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“I love you,” John said.

They are both very different even if they are both very much the same. Jim coached this game with an intense scowl, while John was so relaxed that he draped an arm around his daughter on the sidelines before the game in a touching moment while the Newtown children’s choir sang “America the Beautiful.”

John was simply a better coach on this night than the brother who was born 15 months after him. His game plan helped the Ravens jump to an early lead, and his team managed to hold just enough when it seemed the 49ers would steamroll them after scoring 17 points in just over 4 minutes in the longest quarter of the longest Super Bowl game ever.

The 49ers, meanwhile, squandered two timeouts that would cost them, including one when they were inside the 10-yard line with less than 2 minutes left and on the verge of taking the lead for the first time in the game. And with first-and-goal at the 7, Harbaugh didn’t call one read-option for Colin Kaepernick and never gave bruising back Frank Gore the ball.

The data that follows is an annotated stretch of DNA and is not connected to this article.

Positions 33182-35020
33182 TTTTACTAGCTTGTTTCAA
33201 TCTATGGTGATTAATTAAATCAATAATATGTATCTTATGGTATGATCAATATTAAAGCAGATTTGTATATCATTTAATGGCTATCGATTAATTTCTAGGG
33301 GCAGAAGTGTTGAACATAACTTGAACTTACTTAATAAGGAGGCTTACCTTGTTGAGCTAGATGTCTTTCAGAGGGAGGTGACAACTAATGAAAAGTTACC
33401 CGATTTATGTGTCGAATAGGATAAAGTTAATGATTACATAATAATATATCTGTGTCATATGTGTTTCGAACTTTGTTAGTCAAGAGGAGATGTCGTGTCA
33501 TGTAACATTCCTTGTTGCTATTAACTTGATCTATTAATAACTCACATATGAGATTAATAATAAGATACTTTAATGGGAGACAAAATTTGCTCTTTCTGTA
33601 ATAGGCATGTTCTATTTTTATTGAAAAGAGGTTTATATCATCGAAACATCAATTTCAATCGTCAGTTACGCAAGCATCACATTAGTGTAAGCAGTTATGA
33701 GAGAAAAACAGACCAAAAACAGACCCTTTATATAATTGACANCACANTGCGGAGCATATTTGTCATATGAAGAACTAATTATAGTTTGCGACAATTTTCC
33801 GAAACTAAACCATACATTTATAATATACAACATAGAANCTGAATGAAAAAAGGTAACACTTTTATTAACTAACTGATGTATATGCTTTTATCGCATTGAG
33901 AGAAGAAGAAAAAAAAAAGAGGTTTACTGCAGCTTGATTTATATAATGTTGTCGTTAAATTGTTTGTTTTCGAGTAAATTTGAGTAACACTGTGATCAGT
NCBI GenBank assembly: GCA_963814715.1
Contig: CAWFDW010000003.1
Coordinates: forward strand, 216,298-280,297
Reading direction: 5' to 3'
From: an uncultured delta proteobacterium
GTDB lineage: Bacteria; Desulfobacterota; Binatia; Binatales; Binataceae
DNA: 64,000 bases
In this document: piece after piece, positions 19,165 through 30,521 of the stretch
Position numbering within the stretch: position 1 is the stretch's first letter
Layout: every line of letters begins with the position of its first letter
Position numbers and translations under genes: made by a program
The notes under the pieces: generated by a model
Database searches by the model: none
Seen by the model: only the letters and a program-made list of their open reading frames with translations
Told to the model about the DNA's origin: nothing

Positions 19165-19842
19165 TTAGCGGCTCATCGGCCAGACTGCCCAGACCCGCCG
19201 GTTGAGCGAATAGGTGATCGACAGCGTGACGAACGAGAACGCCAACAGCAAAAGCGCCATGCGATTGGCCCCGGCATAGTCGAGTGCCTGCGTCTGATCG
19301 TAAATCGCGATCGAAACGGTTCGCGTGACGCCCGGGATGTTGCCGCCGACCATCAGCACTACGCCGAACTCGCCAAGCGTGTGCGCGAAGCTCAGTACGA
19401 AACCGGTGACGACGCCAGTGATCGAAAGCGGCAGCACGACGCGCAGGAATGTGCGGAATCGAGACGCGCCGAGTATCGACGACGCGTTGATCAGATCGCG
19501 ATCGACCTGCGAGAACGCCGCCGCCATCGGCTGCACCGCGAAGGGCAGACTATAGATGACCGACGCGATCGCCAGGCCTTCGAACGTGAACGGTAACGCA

“We had other plays called,” was Harbaugh’s only explanation.

The 49ers coach was still put out after the game, upset that there wasn’t even one penalty, much less two, called on the team’s final offensive play. Jim Harbaugh claimed receiver Michael Crabtree was both held and interfered with, but with the game on the line he wasn’t going to get either call even if he was right.

The brothers who once battled each other over who would cut the grass at their coaching father’s house both battled as hard as they could to win the game that meant the most. In the end, big brother triumphed, but it came at a price.

John Harbaugh had joked during the week that whoever lost would always have a chance to regain bragging rights on the golf course. But both knew one would be bitterly disappointed, and the other would be feeling some of his brother’s pain.

“It’s a lot tougher than I thought it was going to be,” John said. “It’s very painful.”

Not nearly as painful, though, as it was for his little brother.

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Tim Dahlberg is a national sports columnist for The Associated Press. Write to him at tdahlberg(at)ap.org or http://twitter.com/timdahlberg